Publications by authors named "Matthew B Phillips"

8 Publications

  • Page 1 of 1

Interplay between Gating and Block of Ligand-Gated Ion Channels.

Brain Sci 2020 Dec 1;10(12). Epub 2020 Dec 1.

Department of Neuroscience, University of Pittsburgh, Pittsburgh, PA 15260, USA.

Drugs that inhibit ion channel function by binding in the channel and preventing current flow, known as channel blockers, can be used as powerful tools for analysis of channel properties. Channel blockers are used to probe both the sophisticated structure and basic biophysical properties of ion channels. Gating, the mechanism that controls the opening and closing of ion channels, can be profoundly influenced by channel blocking drugs. Channel block and gating are reciprocally connected; gating controls access of channel blockers to their binding sites, and channel-blocking drugs can have profound and diverse effects on the rates of gating transitions and on the stability of channel open and closed states. This review synthesizes knowledge of the inherent intertwining of block and gating of excitatory ligand-gated ion channels, with a focus on the utility of channel blockers as analytic probes of ionotropic glutamate receptor channel function.
View Article and Find Full Text PDF

Download full-text PDF

Source
http://dx.doi.org/10.3390/brainsci10120928DOI Listing
http://www.ncbi.nlm.nih.gov/pmc/articles/PMC7760600PMC
December 2020

Lymphatic Type 1 Interferon Responses Are Critical for Control of Systemic Reovirus Dissemination.

J Virol 2021 Jan 28;95(4). Epub 2021 Jan 28.

Department of Microbiology and Immunology, University of Arkansas for Medical Sciences, Little Rock, Arkansas, USA

Mammalian orthoreovirus (reovirus) spreads from the site of infection to every organ system in the body via the blood. However, mechanisms that underlie reovirus hematogenous spread remain undefined. Nonstructural protein σ1s is a critical determinant of reovirus bloodstream dissemination that is required for efficient viral replication in many types of cultured cells. Here, we used the specificity of the σ1s protein for promoting hematogenous spread as a platform to uncover a role for lymphatic type 1 interferon (IFN-1) responses in limiting reovirus systemic dissemination. We found that replication of a σ1s-deficient reovirus was restored to wild-type levels in cells with defective interferon-α receptor (IFNAR1) signaling. Reovirus spreads systemically following oral inoculation of neonatal mice, whereas the σ1s-null virus remains localized to the intestine. We found that σ1s enables reovirus spread in the presence of a functional IFN-1 response, as the σ1s-deficient reovirus disseminated comparably to wild-type virus in IFNAR1 mice. Lymphatics are hypothesized to mediate reovirus spread from the intestine to the bloodstream. IFNAR1 deletion from cells expressing lymphatic vessel endothelium receptor 1 (LYVE-1), a marker for lymphatic endothelial cells, enabled the σ1s-deficient reovirus to disseminate systemically. Together, our findings indicate that IFN-1 responses in lymphatics limit reovirus dissemination. Our data further suggest that the lymphatics are an important conduit for reovirus hematogenous spread. Type 1 interferons (IFN-1) are critical host responses to viral infection. However, the contribution of IFN-1 responses to control of viruses in specific cell and tissue types is not fully defined. Here, we identify IFN-1 responses in lymphatics as important for limiting reovirus dissemination. We found that nonstructural protein σ1s enhances reovirus resistance to IFN-1 responses, as a reovirus mutant lacking σ1s was more sensitive to IFN-1 than wild-type virus. In neonatal mice, σ1s is required for reovirus systemic spread. We used tissue-specific IFNAR1 deletion in combination with the IFN-1-sensitive σ1s-null reovirus as a tool to test how IFN-1 responses in lymphatics affect reovirus systemic spread. Deletion of IFNAR1 in lymphatic cells using Cre- technology enabled dissemination of the IFN-1-sensitive σ1s-deficient reovirus. Together, our results indicate that IFN-1 responses in lymphatics are critical for controlling reovirus systemic spread.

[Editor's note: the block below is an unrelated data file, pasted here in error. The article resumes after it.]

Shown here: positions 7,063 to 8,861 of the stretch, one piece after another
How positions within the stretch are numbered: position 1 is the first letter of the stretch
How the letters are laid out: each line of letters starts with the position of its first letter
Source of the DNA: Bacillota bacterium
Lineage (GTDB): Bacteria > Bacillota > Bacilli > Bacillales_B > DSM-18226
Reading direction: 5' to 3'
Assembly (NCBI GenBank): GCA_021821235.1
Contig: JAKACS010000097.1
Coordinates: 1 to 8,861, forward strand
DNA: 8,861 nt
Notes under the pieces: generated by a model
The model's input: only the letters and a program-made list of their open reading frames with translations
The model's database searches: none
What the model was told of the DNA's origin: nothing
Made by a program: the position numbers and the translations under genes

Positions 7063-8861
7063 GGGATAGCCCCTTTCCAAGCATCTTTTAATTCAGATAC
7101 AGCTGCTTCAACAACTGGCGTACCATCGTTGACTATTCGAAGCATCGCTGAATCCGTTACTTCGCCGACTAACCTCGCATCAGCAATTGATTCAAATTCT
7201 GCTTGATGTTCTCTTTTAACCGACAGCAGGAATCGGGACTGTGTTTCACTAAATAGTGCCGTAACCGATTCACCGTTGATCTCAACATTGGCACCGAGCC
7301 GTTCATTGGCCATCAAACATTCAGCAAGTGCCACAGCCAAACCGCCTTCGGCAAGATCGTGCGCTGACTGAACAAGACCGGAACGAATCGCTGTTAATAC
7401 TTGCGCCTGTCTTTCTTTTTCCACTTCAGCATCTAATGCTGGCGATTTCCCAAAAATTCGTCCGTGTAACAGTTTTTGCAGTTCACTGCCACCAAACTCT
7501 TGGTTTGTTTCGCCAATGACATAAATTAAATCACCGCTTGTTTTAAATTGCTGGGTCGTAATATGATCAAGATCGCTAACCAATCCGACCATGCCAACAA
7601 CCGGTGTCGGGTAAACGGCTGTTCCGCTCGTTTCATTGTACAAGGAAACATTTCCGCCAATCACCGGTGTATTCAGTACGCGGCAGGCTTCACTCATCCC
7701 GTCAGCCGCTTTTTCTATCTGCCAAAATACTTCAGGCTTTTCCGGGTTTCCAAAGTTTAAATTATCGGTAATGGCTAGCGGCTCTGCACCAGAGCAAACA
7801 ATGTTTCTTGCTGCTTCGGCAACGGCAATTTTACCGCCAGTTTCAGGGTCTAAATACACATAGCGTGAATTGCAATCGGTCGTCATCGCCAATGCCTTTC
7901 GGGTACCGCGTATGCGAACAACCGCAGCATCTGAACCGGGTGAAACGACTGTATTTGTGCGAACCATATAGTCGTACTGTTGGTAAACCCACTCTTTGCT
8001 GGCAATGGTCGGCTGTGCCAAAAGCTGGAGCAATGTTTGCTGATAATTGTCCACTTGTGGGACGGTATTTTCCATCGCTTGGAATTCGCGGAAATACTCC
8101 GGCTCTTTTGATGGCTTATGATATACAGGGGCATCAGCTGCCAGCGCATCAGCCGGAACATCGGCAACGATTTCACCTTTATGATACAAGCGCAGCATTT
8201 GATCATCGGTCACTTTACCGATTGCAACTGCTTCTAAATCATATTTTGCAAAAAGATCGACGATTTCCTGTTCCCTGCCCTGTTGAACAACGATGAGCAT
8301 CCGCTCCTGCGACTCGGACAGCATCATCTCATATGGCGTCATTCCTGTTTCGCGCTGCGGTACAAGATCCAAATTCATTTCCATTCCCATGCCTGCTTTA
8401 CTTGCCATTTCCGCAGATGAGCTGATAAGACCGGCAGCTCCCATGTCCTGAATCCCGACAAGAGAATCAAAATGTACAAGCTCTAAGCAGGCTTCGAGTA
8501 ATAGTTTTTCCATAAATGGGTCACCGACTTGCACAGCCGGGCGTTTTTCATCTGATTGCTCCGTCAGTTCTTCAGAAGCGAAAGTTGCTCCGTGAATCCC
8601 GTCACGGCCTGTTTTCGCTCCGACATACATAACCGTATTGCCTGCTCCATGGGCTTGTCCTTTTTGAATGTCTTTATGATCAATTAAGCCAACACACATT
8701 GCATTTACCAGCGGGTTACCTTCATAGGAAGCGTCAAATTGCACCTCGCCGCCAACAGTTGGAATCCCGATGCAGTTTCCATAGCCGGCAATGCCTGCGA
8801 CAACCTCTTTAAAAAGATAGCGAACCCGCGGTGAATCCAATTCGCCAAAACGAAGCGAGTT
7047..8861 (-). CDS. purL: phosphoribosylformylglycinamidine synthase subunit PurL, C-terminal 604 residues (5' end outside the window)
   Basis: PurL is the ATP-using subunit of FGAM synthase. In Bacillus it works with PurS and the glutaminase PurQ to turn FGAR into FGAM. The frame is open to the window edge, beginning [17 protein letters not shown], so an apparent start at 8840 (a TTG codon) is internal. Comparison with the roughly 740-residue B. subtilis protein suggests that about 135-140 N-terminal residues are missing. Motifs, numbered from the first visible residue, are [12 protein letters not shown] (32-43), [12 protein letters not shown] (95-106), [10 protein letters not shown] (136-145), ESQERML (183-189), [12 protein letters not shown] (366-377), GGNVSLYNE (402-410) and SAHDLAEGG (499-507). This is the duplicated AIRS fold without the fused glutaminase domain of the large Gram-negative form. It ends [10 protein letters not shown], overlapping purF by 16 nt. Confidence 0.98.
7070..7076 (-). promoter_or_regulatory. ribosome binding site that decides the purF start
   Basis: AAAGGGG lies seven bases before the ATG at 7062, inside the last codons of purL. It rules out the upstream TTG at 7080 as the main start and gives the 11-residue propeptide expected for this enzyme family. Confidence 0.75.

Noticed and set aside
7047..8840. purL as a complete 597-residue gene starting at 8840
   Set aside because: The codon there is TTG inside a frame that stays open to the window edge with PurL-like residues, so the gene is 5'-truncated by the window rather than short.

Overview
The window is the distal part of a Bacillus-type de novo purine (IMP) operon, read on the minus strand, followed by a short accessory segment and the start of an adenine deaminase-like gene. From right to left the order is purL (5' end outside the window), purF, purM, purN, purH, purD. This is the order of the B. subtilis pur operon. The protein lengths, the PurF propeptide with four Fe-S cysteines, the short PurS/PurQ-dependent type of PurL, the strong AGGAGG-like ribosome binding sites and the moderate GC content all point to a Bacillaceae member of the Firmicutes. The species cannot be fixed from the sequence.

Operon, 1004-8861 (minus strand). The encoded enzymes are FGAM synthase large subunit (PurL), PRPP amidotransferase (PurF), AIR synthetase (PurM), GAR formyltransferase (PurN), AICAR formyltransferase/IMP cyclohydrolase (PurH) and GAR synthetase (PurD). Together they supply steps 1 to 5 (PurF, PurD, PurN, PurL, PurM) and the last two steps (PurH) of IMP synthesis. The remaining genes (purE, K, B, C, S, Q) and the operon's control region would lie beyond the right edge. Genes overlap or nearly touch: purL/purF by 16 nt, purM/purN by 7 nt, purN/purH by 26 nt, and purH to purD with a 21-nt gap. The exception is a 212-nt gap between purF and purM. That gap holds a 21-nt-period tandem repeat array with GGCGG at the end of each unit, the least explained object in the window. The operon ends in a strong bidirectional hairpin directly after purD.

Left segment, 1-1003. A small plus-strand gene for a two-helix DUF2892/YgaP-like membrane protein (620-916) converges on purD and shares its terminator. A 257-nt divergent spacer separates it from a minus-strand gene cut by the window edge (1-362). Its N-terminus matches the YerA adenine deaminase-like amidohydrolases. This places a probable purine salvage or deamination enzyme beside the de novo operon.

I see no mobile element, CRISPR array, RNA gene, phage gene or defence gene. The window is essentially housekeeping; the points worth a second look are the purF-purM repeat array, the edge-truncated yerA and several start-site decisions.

View Article and Find Full Text PDF

Download full-text PDF

Source
http://dx.doi.org/10.1128/JVI.02167-20DOI Listing
http://www.ncbi.nlm.nih.gov/pmc/articles/PMC7851543PMC
January 2021

Synaptic zinc inhibition of NMDA receptors depends on the association of GluN2A with the zinc transporter ZnT1.

Sci Adv 2020 Jul 3;6(27). Epub 2020 Jul 3.

Department of Otolaryngology, University of Pittsburgh School of Medicine, Pittsburgh, PA 15261, USA.